What is the role of ferumoxytol injection (Feraheme) in the treatment of iron deficiency anemia?

Updated: Sep 07, 2019
  • Author: James L Harper, MD; Chief Editor: Emmanuel C Besa, MD  more...
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Answer

Feraheme (ferumoxytol injection), a hematinic, was initially approved by the FDA in 2009 to treat IDA in adults with chronic kidney disease (CKD). Ferumoxytol injection consists of a superparamagnetic iron oxide that is coated with a carbohydrate shell, which helps isolate the bioactive iron from plasma components until the iron-carbohydrate complex enters the reticuloendothelial system macrophages of the liver, spleen, and bone. The released iron then either enters the intracellular storage iron pool (eg, ferritin) or is transferred to plasma transferrin for transport to erythroid precursor cells for incorporation into hemoglobin. [32]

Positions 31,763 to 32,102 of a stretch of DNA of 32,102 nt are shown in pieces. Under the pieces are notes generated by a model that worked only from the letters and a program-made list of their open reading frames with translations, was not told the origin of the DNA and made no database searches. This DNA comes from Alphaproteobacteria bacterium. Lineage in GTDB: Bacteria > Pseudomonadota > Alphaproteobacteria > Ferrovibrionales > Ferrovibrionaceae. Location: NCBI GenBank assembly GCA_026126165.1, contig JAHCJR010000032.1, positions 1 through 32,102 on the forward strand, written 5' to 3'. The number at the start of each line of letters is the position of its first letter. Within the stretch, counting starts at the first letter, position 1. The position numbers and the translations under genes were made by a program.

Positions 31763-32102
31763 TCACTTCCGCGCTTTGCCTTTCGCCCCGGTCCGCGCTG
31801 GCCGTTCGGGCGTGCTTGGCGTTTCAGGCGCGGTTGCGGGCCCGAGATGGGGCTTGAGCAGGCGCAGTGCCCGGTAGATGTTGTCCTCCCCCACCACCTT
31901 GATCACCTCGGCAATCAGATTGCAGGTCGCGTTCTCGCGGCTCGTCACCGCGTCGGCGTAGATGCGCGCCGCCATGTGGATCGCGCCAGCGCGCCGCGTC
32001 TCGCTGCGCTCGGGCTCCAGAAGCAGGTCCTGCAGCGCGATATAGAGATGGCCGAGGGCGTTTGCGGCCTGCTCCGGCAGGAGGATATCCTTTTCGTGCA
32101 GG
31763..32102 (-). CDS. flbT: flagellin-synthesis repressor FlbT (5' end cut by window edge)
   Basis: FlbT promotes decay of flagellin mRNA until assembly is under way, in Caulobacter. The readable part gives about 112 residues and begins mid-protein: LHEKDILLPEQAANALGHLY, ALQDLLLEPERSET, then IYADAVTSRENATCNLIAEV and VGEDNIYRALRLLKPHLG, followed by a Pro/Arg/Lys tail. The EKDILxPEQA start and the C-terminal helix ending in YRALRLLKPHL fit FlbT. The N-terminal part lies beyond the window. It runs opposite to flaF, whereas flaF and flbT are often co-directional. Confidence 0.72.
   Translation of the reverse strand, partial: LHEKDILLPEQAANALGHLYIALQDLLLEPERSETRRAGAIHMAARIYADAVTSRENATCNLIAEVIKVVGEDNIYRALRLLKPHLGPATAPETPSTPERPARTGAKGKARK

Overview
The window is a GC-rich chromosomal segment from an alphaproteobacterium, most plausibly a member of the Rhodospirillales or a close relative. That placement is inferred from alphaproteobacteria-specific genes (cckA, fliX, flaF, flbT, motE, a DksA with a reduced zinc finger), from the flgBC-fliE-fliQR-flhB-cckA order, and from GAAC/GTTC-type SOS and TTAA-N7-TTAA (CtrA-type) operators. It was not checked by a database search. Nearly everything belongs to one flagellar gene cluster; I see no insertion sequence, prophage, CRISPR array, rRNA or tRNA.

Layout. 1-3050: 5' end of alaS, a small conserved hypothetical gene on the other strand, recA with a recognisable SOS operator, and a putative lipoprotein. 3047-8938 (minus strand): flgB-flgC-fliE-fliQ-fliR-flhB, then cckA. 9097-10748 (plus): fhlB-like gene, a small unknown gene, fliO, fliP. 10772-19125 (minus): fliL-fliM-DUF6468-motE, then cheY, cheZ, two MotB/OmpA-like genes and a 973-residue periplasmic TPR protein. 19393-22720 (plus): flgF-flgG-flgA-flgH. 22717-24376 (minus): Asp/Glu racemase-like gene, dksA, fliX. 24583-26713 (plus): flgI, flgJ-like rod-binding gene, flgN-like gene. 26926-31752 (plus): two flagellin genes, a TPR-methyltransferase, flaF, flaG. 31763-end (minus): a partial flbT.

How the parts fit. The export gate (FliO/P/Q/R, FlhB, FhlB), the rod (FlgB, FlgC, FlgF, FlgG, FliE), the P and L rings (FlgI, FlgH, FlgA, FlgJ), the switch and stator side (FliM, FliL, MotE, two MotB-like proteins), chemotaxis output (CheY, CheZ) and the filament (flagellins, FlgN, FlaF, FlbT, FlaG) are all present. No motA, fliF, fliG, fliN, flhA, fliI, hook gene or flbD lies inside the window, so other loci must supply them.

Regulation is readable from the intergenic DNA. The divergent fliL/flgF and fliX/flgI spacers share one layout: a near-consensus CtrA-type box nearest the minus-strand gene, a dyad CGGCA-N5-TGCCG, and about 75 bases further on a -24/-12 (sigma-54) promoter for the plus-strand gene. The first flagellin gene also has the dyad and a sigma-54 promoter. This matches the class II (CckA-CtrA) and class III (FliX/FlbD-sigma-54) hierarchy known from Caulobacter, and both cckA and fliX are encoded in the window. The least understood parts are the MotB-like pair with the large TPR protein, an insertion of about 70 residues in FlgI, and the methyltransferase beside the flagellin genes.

In January 2018, the FDA expanded use for ferumoxytol injection to include all eligible adults with iron deficiency anemia who have intolerance or unsatisfactory response to oral iron. Expanded approval was based on data from two phase 3 trials comparing ferumoxytol and iron sucrose, as well as data from a phase 3 trial comparing ferumoxytol to ferric carboxymaltose injection. In the phase 3 double-blind safety and efficacy study (n= 609) comparing ferumoxytol to iron sucrose, ferumoxytol treatment-emergent adverse events were mainly mild to moderate. Ferumoxytol was effective and well tolerated in patients with iron deficiency anemia of any underlying cause in whom oral iron was ineffective or could not be used. [33]


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